In a typical contract staffing situation, a company utilizes the services of a worker for a specific amount of time and outsources the employment of that worker to a third party. That third party is often referred to as the Employer of Record and serves as the W-2 employer for that worker. As the Employer of Record, the third party takes on the legal liability and the responsibility for the following employment tasks:
So just who is the Employer of Record in a contract staffing situation? Well, it can be one of two parties. In some situations, the recruiting firm that placed the contractor is set up to handle all the "back-office" tasks listed above and is willing to take on the responsibilities associated with being the Employer of Record.
Many recruiters, however, find that taking on the employment tasks is tedious, complicated, and risky. Instead, those recruiters choose to pass the employment liability and responsibilities to a contract staffing back-office.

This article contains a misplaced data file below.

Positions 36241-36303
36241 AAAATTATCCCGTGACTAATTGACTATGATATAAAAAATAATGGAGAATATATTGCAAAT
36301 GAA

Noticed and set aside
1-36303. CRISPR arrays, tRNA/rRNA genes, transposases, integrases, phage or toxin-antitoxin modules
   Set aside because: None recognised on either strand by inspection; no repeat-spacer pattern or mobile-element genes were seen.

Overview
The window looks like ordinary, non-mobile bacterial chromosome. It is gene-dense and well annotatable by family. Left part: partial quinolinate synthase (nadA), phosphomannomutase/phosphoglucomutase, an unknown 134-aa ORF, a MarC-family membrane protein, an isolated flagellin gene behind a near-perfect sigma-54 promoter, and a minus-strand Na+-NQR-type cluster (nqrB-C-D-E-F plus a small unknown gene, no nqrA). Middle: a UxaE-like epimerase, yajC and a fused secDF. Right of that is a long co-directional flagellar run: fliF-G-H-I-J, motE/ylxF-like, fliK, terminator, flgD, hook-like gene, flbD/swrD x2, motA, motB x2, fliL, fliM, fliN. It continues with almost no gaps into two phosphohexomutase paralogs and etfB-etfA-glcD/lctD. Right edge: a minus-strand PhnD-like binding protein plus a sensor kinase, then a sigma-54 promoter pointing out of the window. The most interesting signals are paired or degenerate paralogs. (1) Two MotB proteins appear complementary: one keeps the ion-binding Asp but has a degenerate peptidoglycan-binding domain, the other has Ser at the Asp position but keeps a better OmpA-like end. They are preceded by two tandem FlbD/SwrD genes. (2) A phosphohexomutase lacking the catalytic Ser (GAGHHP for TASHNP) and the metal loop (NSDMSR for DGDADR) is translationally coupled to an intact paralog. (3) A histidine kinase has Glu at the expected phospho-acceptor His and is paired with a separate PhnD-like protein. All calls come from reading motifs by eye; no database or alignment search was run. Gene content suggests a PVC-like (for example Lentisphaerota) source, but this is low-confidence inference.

If you are interested in making contract placements, deciding whether you will become the Employer of Record or whether you will outsource it to a contract staffing back-office is the first, and perhaps biggest decision you will have to make. Before deciding to go it alone, make sure you are in a position to handle all the tasks and liability that come with employing contractors.